I have to admit it felt kind of cool when my eldest son joined me a few Saturdays ago to make our mark in the referendum on the sports facility at Okanagan College.
You see, he’s 18, and it was his first opportunity to exercise his right to vote and I was happy, and even a little proud if the truth be told, to join him at the polls. When he checked The Morning Star website that night, unprompted I might add (although I believe I might have mentioned to him that the results would be there), he excitedly told me the results and, I’m assuming, felt good about his role in the whole deal.
It was a close shave so it was a perfect civics lesson to show that one vote does count.
And it was a poor turnout so it was another lesson on how the politically engaged and motivated get to decide things for the majority. This was a particularly good lesson for him because I’m sure the percentage of young people that voted was even lower than average.
Some may think this is wrong (although if they didn’t bother to vote then they don’t get to complain), but I’m not aware of a better system out there.
So now we come to the provincial election and, yes, he signed up online, although like most teenage boys it only took some 10 or 13.5 promptings to get him to actually do it. And then it likely took 3.5 minutes to actually get it done.
So now this vote isn’t quite as clear cut as the referendum one.
It’s not a strictly yes or no situation and he’s asking questions, which is sparking family discussions that are interesting. Well, there’s other words to describe them too but we’ll stick with interesting.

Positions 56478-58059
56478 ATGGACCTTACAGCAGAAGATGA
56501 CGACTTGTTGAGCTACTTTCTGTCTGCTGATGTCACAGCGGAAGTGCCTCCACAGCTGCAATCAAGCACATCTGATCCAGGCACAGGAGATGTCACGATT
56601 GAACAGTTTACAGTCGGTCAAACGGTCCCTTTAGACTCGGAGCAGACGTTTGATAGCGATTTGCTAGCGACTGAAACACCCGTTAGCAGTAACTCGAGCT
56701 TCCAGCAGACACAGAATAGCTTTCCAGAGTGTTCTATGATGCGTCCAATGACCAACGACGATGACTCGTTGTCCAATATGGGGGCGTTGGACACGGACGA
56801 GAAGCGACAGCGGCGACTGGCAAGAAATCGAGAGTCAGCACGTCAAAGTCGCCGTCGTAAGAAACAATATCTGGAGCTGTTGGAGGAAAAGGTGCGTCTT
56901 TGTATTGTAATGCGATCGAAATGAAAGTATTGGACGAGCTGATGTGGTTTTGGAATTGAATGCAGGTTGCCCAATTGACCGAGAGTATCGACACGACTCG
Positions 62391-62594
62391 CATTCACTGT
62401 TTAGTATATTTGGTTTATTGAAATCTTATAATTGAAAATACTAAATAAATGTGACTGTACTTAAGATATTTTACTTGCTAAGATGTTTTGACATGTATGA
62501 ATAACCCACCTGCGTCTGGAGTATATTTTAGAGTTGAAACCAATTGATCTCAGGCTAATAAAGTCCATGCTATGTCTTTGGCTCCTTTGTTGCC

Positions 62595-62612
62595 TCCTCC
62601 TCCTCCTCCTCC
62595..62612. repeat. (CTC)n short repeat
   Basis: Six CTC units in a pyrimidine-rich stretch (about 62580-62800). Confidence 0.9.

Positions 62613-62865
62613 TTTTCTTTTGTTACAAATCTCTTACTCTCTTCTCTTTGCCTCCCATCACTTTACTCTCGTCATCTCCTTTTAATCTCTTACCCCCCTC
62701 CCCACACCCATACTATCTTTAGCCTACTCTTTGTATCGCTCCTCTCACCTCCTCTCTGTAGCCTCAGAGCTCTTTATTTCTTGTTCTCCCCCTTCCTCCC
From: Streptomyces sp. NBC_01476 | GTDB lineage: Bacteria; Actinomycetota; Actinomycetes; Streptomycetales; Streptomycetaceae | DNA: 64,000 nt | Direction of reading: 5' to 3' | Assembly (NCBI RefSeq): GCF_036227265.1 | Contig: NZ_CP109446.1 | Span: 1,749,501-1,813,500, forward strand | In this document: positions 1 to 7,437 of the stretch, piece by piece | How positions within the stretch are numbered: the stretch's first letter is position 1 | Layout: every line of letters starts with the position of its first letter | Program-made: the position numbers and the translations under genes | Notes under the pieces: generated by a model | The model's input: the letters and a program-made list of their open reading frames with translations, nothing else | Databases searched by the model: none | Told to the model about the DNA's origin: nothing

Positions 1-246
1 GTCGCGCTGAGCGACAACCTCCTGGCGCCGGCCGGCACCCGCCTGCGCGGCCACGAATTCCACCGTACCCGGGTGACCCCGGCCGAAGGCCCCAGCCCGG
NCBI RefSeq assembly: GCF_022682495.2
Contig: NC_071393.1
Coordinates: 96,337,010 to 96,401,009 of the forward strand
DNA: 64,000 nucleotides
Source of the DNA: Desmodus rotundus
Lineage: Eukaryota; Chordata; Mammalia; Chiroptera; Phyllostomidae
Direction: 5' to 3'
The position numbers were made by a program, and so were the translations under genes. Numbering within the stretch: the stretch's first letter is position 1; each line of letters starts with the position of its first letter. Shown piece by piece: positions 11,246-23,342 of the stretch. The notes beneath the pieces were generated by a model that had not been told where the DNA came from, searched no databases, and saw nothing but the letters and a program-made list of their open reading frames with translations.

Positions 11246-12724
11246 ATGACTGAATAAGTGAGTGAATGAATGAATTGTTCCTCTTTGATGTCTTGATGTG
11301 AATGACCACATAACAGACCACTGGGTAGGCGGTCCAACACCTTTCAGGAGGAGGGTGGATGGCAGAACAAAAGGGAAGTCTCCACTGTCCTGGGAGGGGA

Do you vote for the local candidate, the leader or the party?
Well, for many, that’s an easy question to answer because it’s yes, yes, and yes, because for them it’s all the right way to go, for them.
However, the leader isn’t on the ballot in our system, just the local candidate and party. But, of course, the leader of that particular party gets to be premier if enough of his local candidates get elected. Therefore you are also voting for the eventual direction of the province.
So it’s definitely not as black and white, nor clear cut, on how your vote could possibly affect the eventual outcome.
And in this case, one could argue that there are better systems out there, such as proportional representation, which would ensure your vote would eventually count in the legislature (such as if 10 per cent voted Green then one out of 10 MLAs would represent that party in Victoria).
Actually we voted on whether we wanted that system in place a few years back and it got shot down, although I think it was close. And there are challenges with that system also, as it doesn’t guarantee regional representation like the current first-past-the-post style does.
Anyway the discussion continues and occasionally I offer some advice, his mom offers slightly different advice and his union is giving him information to consider as well.
All good stuff.
I encourage him to also read the newspaper (well, truth be told, I’m always encouraging him to do that, and lately he’s been more inclined so all’s good) and check out other sources about the election and who’s running and to make up his own mind about how to vote.
I’m just glad he’s into it at his age and I try not to speechify too much about the importance of democracy or try to make sure he votes a certain way (well, not that much anyway).
I encourage everyone else to make their mark come May 14 as well. It truly does make a difference.